Way back in the misty depths of time on this here blog I talked of a show from my youth called The Tomorrow People, and of how my Mother would often proclaim that 'it's not as good as the original one.' I didn't believe her of course, because at the time, the thought of wanting to watch some hoary old relic of a show that was canceled before I was even born was laughable. Of course, at that time, my life hadn't yet been swallowed up by The Quest.
I bought the 70's version of The Tomorrow People on DVD back in the MVC days. I would usually pick up a couple of stories a month, when I got paid, although the last few seasons were picked up in one go, and dirt cheap, in the somewhat regrettable closing down sale. (I do miss MVC) Unfortunately, I only got as far as watching the first 4 seasons before my epic 'moving home more times in 2 years than the 25 years previously' kicked in and the discs got boxed away. Never to be seen again.
Cut to about a fortnight ago and my Mother, hateful harridan that she is, is moving home herself and lo and behold, what should she discover in her loft but, wahey, The Tomorrow People! I can finally finish watching it. Yipee. It's been so long though, that I decide a catch up is in order, before delving into the unseen eps and I decide that I'll watch S1-3 (commentaries only) and then watch S4 (eps and commentaries) and that should get me back up to speed before embarking into the unknown with S5. A sound plan, I thought. And so it proved to be. The show is still as bad in places as I remember it, and the 'comedy' elements are still as cringe-inducing as ever but what the re-watch reminded me of, more than anything, was just how bloody funny the cast are in the commentaries.
Nicholas Young (who played John) and Peter Vaughan-Clarke (Stephen) lead the way, appearing for every commentary (although I'm assuming Vaughan-Clarke will disappear when his character does), and invariably drag the various other contributors down to their level. Or up to their level, depending on what level you think they're operating on. Personally, I love it.
They get off to a cracking start in S1, with a slightly cruel (in a tongue in cheek way) massacre of the acting of Stephen Salmon (Kenny), in particular his tendency to be totally sidelined by the writers and his deathless reading of the line "I think they're dead Tim."
S1 also sees the beginnings of two major running gags; Nicholas Young's obsession with how colourful Tim's 'Balls' are in any given episode, and the quite possibly slanderous but still extremely funny insinuation that show creator Roger Price had something of a fascination with scantily clad young boys being chained up. That one never goes away, and never stops being funny.
As the series progresses we get a running tally of which of the 'very pretty' guest stars Young and Vaughan-Clarke fancied, Young never misses a chance to have a pop at the security guards at the Thames TV Studios, and of course we get all the lurid details of how co-star Mike Standing (Ginge), 'got his end away' with one particular guest star.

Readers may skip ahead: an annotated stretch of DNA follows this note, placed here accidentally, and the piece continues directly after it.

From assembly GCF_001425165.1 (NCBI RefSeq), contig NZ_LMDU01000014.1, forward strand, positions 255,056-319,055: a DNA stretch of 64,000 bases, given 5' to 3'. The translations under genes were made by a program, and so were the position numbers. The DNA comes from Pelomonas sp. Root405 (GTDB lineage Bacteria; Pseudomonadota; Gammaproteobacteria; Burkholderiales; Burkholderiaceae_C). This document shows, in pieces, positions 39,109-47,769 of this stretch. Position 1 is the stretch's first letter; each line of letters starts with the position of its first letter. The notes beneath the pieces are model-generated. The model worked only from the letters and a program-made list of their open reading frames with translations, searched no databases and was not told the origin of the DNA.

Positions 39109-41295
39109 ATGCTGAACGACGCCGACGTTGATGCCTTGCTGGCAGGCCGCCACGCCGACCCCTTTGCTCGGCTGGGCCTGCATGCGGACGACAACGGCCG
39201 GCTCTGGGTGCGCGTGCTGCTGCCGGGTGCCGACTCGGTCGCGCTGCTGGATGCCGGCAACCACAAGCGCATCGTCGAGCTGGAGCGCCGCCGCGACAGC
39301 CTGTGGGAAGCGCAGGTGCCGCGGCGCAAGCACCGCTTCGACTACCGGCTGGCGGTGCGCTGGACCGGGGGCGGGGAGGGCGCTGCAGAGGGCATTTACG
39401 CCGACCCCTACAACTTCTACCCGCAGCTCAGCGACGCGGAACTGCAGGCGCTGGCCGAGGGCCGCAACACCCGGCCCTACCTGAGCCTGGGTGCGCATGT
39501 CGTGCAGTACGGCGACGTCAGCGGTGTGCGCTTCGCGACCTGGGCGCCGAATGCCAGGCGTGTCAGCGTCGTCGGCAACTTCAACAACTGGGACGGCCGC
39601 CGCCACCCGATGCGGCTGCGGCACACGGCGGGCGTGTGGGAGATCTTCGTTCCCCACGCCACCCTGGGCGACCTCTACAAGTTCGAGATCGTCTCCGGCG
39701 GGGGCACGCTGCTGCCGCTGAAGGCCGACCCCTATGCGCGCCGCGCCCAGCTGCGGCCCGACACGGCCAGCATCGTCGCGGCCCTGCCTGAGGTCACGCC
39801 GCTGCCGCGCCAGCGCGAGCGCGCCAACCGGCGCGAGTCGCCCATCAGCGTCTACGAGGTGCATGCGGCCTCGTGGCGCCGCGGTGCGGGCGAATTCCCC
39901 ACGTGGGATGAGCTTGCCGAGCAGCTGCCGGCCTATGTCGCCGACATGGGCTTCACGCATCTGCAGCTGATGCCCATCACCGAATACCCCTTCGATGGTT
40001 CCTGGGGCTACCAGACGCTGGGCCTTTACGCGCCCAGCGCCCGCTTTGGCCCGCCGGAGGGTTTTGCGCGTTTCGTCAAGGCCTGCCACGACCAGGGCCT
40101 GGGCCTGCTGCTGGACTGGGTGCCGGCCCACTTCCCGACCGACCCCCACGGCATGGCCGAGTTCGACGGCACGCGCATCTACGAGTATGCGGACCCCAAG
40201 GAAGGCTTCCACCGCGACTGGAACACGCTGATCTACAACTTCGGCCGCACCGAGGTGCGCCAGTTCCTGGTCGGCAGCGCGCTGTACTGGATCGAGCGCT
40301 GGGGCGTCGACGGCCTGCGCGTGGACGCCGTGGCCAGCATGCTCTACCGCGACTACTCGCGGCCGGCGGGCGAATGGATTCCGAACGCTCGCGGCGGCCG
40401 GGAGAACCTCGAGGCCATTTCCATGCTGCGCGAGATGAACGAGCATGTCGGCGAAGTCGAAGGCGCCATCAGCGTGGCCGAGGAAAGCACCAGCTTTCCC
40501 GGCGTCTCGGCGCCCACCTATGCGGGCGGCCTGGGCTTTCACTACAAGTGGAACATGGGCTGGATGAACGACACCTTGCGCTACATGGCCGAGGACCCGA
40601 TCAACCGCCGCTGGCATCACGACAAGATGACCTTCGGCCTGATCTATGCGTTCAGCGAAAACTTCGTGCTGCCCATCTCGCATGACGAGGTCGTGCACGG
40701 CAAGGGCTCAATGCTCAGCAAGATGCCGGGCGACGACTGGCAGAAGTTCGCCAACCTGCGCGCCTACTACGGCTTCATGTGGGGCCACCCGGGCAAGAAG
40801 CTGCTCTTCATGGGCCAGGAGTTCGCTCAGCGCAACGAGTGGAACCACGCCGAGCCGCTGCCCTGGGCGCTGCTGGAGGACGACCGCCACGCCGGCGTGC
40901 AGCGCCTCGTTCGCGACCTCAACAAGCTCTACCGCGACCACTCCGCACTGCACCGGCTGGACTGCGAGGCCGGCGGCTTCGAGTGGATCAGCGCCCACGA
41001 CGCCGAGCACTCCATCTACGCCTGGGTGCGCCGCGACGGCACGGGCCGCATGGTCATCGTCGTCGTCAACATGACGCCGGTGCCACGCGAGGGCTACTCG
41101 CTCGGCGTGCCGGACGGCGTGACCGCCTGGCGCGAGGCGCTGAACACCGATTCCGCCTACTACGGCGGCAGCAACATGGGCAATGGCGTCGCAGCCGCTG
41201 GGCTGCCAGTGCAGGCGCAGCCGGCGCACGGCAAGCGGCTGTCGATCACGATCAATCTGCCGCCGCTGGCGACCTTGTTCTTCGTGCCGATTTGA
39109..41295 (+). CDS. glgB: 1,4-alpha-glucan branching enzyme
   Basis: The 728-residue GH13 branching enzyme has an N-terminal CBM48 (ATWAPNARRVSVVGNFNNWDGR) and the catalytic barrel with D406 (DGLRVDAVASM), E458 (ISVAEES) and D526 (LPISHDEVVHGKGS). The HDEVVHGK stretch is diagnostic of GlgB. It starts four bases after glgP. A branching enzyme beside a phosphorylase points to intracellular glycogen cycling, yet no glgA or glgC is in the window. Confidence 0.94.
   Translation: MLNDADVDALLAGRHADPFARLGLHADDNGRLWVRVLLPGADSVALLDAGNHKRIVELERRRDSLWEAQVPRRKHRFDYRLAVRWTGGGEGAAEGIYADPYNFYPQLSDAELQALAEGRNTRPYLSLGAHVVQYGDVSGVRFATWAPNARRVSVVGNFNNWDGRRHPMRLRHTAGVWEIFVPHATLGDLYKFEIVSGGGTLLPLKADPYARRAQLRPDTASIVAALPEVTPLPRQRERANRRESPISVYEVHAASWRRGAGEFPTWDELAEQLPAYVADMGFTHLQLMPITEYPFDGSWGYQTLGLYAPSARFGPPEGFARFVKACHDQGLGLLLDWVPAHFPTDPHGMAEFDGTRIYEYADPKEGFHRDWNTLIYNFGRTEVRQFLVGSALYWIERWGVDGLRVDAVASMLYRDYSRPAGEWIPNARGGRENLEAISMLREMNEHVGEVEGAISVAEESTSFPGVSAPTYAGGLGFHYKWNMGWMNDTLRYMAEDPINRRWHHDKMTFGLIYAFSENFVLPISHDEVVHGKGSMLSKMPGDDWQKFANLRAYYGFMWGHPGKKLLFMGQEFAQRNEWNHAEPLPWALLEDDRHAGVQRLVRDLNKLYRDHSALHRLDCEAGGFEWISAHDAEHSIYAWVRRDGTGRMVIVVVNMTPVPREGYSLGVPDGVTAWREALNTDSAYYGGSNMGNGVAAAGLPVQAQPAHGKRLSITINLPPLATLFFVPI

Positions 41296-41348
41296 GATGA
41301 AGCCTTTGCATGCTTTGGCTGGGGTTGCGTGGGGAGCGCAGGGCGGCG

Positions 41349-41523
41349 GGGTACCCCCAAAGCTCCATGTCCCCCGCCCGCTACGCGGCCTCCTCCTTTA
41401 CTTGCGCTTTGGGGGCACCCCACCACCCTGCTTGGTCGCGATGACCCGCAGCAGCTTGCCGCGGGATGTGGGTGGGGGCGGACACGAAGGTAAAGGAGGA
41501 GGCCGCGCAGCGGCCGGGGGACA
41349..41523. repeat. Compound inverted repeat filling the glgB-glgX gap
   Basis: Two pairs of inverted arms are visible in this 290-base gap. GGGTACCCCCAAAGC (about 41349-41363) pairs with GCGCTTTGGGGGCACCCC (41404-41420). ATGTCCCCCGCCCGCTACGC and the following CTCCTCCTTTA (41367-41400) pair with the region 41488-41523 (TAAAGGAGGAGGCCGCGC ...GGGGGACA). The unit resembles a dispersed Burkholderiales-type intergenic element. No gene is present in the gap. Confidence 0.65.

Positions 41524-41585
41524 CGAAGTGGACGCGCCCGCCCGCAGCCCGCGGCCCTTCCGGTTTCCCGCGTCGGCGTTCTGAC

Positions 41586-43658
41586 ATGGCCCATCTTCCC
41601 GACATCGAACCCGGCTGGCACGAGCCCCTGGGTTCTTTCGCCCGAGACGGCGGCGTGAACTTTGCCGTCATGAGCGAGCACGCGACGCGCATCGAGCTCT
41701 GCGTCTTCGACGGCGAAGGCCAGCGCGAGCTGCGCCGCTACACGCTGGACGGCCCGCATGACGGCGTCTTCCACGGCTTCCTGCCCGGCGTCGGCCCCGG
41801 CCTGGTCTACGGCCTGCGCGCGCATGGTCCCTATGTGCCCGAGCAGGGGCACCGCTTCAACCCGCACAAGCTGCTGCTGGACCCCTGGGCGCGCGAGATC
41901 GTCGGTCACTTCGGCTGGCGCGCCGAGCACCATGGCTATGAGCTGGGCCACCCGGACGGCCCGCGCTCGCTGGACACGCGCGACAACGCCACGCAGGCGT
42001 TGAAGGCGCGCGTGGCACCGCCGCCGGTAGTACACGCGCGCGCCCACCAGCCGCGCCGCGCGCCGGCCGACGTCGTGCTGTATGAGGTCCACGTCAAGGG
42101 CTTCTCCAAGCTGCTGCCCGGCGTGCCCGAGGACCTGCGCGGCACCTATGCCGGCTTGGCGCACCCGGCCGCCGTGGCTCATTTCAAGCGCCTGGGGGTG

The commentaries are very rude, it has to be said, with moderator Nick Briggs stating of Young at one point, "You know, if we just let you speak, it's actually quite disturbing what comes out." And he's right.
S4 does see a slight upturn in actual discussion of the making of the show, as new boy Michael Holloway (Mike) comes in and tries, shock horror, to stay sensible. It's a brave, if ultimately futile effort, and he's soon chortling away at Young and Vaughan-Clarke's assertions that he got the role after a private meeting with Roger Price, nudge nudge wink wink.
Amidst the slanderous accusations of sexual misconduct, filthy innuendo about the set design and copious amounts of bile venting regarding the way Thames Studios was run, the commentaries are actually quite affecting at times. There is an obvious easy chemistry between all of the participants, and the fun still allows a level of emotion as discussion turns to Vaughan-Clarkes eventual departure, which was handled somewhat shabbily, by all accounts. He jokes about it now, and takes the good natured ribbing in his stride but it's obvious that there was genuine ill feeling. His story of being thrown out of the rehearsal rooms one day, when he popped by to say hello is particularly telling. "You do something for five years, see them every day, and then..."
The show itself is a little rough around the edges; and the problems you don't spot, Nicholas Young will be happy to point out to you; but I can get past that and still have fun with them. Even if you can't though, the commentaries alone mean I have no trouble recommending them. You'll laugh, I guarantee it.
In all, I think that these are probably the ultimate example of what a commentary track can be. Enthusiastic participants who have, for all their griping, a genuine affection for the material (both now and back then) and a real camaraderie between themselves, coupled with a degree of separation afforded by the passage of years, will always give better value for money than the inevitable PR puff pieces that can often result from contracted writers/performers doing commentary on a show they only finished filming a week ago and that they're due back on in fortnight. Plus, immediate commentaries are unlikely to have any stories to tell about child actors growing up to run fetish shops. So, you know...
One last point before I let you escape from my incessant ramblings; S3 provides a story entitled A Man For Emily. It contains 5th Doctor Peter Davison's first ever television work, in which he spends half his time in his underwear and the other half wandering the streets dressed as a cowboy.
It's as ridiculous as it sounds and he joins the regulars on commentary to relive every mortifying moment. Brilliant.